Blesok no. 57, November-December, 2007

Reading between the Lines
(Tom Petsinis, "The Twelfth Dialogue")

Nick Richardson

    From the moment you open this book, you are struck by a strange other-worldliness.
    On the face of it, it is a simple enough story. A young woman who loves books opens a second-hand bookshop.
    She is a singular character, immersed in the nature of books, treating them as something beyond simple words on a page.
    While the business struggles in a recession, she finds a series of mysterious dialogues, addressed to her, appearing in the shop.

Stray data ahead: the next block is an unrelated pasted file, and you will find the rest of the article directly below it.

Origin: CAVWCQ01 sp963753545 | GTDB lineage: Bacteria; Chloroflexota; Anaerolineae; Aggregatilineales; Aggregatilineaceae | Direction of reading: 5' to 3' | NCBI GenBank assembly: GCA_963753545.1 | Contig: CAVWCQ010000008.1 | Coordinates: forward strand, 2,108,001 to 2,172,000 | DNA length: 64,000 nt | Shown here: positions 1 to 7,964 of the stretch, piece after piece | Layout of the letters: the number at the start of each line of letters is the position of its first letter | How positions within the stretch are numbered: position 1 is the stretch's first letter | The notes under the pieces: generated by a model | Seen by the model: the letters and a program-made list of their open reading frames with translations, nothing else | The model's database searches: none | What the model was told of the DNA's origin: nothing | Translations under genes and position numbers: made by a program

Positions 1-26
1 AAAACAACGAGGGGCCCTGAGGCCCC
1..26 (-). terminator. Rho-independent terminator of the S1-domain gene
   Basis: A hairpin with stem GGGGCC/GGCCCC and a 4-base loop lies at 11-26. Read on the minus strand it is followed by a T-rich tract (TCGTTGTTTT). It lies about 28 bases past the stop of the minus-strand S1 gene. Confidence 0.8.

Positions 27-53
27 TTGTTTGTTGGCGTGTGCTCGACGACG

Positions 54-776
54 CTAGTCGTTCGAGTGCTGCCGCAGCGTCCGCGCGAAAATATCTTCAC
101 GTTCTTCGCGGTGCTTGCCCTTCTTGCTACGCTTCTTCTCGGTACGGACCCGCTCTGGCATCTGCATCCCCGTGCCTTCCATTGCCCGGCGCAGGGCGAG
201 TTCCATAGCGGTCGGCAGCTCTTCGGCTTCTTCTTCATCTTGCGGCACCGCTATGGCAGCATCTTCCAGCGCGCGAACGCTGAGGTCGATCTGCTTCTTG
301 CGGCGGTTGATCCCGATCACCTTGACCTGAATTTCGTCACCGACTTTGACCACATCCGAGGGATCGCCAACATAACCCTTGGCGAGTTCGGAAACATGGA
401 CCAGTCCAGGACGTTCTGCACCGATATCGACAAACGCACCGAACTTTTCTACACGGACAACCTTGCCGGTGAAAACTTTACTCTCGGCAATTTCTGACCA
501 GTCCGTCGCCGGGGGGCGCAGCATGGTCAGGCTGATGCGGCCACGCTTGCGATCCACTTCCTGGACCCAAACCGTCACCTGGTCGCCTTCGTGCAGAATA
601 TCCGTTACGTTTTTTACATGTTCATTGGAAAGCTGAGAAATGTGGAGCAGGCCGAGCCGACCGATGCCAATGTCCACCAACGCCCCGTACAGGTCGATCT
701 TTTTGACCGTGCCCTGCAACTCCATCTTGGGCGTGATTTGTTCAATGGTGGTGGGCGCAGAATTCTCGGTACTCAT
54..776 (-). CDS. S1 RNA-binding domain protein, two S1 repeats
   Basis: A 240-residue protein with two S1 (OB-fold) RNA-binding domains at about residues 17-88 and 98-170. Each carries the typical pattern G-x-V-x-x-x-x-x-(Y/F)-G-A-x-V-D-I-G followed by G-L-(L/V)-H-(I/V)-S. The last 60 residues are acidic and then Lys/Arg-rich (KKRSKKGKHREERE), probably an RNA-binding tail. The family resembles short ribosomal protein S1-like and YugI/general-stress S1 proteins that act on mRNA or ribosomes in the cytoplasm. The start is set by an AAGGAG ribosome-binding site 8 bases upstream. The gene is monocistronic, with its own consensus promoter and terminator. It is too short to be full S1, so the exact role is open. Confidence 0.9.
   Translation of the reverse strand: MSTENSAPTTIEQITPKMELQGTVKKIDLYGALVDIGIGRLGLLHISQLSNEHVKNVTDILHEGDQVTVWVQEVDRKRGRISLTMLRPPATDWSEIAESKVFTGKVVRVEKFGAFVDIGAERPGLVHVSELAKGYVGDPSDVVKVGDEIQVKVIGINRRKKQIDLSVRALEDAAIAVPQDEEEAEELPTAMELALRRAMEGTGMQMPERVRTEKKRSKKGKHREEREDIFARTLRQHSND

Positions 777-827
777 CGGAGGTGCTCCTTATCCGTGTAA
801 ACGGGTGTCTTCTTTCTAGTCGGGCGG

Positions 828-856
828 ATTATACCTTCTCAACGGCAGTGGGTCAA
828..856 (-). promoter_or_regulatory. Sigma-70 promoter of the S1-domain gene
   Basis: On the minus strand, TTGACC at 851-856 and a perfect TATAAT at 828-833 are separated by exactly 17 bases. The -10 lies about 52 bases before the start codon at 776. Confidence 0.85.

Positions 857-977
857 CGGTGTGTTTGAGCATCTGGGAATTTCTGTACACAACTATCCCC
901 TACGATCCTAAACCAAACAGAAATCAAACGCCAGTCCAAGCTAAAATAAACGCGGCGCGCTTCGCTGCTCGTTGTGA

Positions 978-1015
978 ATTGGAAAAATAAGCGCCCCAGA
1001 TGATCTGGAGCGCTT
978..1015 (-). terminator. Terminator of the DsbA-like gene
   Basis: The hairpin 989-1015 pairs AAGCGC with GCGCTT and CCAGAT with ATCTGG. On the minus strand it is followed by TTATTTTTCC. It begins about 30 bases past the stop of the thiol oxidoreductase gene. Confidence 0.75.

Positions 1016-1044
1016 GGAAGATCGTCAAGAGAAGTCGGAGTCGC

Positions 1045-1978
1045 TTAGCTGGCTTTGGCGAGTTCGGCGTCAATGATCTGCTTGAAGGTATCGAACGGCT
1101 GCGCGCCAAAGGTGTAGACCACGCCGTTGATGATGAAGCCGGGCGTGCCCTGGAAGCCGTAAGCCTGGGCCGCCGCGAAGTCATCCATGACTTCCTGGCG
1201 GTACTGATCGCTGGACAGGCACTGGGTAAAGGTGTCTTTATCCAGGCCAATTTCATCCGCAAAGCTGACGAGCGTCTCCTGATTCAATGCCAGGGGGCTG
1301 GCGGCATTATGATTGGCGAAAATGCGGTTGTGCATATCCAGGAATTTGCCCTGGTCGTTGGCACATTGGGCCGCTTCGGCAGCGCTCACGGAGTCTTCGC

At first she is not sure where they come from. They are a kind of emotional bounty.
    The dialogues are strangely mannered conversations between a range of historic figures, including writers Ernest Hemingway and Franz Kafka, and Moses and Marx.
    The bookseller slowly makes contact with the dialogue's author and a resolution to her financial problems emerges.
    This is in no way a conventional novel, yet it explores the novelist's conventions of story-telling. It is a gentle and compelling rendition of an emotional landscape.
    There are deep philosophical discussions here, too, which are handled with elegance and finesse.
    Tom Petsinis has written a rare book. Not only does it capture the booklover's obsession, but it also manages to include a wide sweep of ideas.
    This is stimulating storytelling, done simply and with the lightest touch.

(Published in “Herald Sun Weekend” – 25 March 2000)

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